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The challenges of the banking sector posed by new capital and liquidity requirements

BBVA’s Head of Global Supervisors Relations, Eduardo Avila, took part in a Conference organized by the Spanish Association of Accounting and Business Administration (AECA), in a panel that discussed the financial risks generated by the new Basel III Framework and its implications for financial institutions and businesses.

Eduardo Ávila’s presentation focused on the challenges the banking sector faces as a result of the approval of new measures aimed at increasing the quality, consistency and transparency of their own resources as well as strengthening liquidity.  This panel was part of the 7th AECA Conference on Risk Valuation, Financing and Management, which was celebrated in Vigo.

Eduardo Ávila went over the key milestones of the European Central Bank’s new Single Supervisory Mechanism or SSM, and where it currently stands as it enters its second year. He also explained the practical application of European Directives CRR and CRD-IV. Specifically, he focused on the effects over the capital of Pillar 2 institutions of Basel.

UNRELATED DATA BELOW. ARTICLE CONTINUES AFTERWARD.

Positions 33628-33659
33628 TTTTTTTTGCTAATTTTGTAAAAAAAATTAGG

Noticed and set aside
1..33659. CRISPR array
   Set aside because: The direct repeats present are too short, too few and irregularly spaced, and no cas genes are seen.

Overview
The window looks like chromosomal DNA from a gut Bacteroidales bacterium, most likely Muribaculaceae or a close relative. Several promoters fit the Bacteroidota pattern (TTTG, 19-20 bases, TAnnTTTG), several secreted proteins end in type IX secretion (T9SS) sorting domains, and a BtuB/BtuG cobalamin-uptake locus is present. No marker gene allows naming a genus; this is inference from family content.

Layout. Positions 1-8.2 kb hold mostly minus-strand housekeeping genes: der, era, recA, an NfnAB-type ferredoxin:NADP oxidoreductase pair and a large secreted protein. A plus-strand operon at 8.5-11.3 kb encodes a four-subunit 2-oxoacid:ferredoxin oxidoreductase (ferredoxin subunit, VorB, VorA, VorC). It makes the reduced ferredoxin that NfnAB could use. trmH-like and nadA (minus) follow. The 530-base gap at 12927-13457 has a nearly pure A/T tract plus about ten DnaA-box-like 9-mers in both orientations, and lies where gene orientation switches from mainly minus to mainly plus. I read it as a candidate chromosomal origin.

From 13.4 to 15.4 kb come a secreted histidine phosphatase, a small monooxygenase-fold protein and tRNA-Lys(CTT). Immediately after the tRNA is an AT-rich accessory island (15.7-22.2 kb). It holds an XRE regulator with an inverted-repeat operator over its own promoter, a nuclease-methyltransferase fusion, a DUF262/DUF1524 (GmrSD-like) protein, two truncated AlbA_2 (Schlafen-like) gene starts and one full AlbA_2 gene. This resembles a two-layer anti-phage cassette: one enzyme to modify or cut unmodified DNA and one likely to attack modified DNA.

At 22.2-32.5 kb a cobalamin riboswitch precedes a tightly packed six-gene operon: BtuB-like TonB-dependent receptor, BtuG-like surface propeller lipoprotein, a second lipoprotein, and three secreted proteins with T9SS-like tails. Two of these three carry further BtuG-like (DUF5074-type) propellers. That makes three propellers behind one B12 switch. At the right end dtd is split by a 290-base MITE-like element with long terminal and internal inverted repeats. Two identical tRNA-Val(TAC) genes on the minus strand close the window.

Photo Eduardo Avila AECA

Ávila also analyzed the European Banking Authority’s (EBA) assessment of the so-called SME supporting factor. In January 2014, the authorities introduced this factor in the CRR directive, which entails a reduction of the capital regulatory requirements that banks need to comply with if they lend to SMEs. The measure seeks to boost SME lending by relieving banks of some of the capital consumption requirements that these loans entail. However, a recent report by the EBA indicated that “there is not sufficient evidence that SME support factor F has provided additional stimulus for lending to SMEs compared the large corporates.”

Eduardo Ávila considers that this factor needs to be maintained, at least until the ECB clarifies the uncertainty surrounding the how the new Supervisory Review and Evaluation Process (SREP) – which determines capital requirements for institutions each year – will affect eurozone banks.

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